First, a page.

n megacity has adopted a new electrification strategy. This includes doubling the number of charging stations in city parking lots and a comprehensive project to retrofit existing apartment buildings with chargers.
Sydney also plans to promote public fast chargers in parking lots and service stations, test on-street chargers on utility poles in residential neighbourhoods with Australian energy company Ausgrid, update charging infrastructure regulations for new buildings, and accelerate the conversion of its own fleets to electric vehicles. Currently, Sydney’s city fleet includes only 19 all-electric cars, one diesel truck converted to electric, and 73 hybrid cars and trucks.
About 20 per cent of emissions in the city, home to five million people, are caused by traffic. That is according to a statement from Lord Mayor Clover Moore. He announced 18 new charging stations at Goulburn Street and Kings Cross as specific measures, with another two 22-kWh chargers to be installed at the Cope Street parking lot in Redfern and the Wilson Street parking lot in Newtown. These charging stations will add to the 100 or so public charging points currently available in the city.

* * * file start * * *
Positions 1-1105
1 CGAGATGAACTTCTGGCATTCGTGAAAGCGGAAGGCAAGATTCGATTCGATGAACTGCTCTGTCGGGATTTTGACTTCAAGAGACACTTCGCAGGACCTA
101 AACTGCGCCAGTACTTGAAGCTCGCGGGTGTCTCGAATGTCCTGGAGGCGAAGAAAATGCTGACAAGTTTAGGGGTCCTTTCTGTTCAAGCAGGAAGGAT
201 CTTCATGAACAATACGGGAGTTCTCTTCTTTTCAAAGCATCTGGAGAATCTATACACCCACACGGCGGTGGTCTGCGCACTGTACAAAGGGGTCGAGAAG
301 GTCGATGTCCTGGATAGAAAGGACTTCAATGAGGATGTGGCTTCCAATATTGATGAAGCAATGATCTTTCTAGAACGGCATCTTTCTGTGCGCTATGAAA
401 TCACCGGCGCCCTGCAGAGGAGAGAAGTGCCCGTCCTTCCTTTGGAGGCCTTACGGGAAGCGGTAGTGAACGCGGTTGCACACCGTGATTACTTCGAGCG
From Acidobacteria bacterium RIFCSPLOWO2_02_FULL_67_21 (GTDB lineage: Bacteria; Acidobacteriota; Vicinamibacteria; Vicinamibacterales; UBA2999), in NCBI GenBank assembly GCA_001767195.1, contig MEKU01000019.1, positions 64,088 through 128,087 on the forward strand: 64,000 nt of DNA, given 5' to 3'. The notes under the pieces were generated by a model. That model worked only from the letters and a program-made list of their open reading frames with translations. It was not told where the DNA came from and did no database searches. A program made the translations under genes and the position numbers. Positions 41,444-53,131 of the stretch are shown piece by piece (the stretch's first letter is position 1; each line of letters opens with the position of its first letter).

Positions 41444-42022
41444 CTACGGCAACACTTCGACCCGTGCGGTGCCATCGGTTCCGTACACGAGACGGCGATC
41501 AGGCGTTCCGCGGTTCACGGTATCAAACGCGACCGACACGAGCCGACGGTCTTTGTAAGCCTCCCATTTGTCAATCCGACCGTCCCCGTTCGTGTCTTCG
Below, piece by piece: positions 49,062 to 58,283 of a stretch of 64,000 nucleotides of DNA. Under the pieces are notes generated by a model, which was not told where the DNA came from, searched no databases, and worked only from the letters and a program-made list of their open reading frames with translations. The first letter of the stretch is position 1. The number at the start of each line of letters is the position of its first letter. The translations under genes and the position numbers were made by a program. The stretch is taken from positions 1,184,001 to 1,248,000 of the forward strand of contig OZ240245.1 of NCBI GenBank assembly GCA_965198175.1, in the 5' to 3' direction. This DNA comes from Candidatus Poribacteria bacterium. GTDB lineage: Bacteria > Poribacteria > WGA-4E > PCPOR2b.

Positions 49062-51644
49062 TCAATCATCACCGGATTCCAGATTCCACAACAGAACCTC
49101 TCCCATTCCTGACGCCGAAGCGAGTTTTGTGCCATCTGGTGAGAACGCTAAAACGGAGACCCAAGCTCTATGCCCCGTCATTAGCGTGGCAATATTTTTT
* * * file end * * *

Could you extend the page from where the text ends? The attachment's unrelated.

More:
Together with Ausgrid, the city plans to “test an unobtrusive on-street electric vehicle charger on an existing power pole.” “In the city context, where over 75 per cent of people live in apartments, strata charging presents a real opportunity to make a significant dent in our charging needs, but it’s complicated,” says Mayor Moore.
As another measure, the city pledges to “support the state and federal government to encourage a faster uptake of electric vehicles in the private and commercial sectors through federal fuel efficiency standards, accelerating roll-out of zero-emission buses, and pricing mechanisms that favour electric vehicles over internal combustion engines (…).”
In 2019, the Australian state of New South Wales government decided to electrify Sydney’s bus fleet of around 8,000 vehicles in the coming years.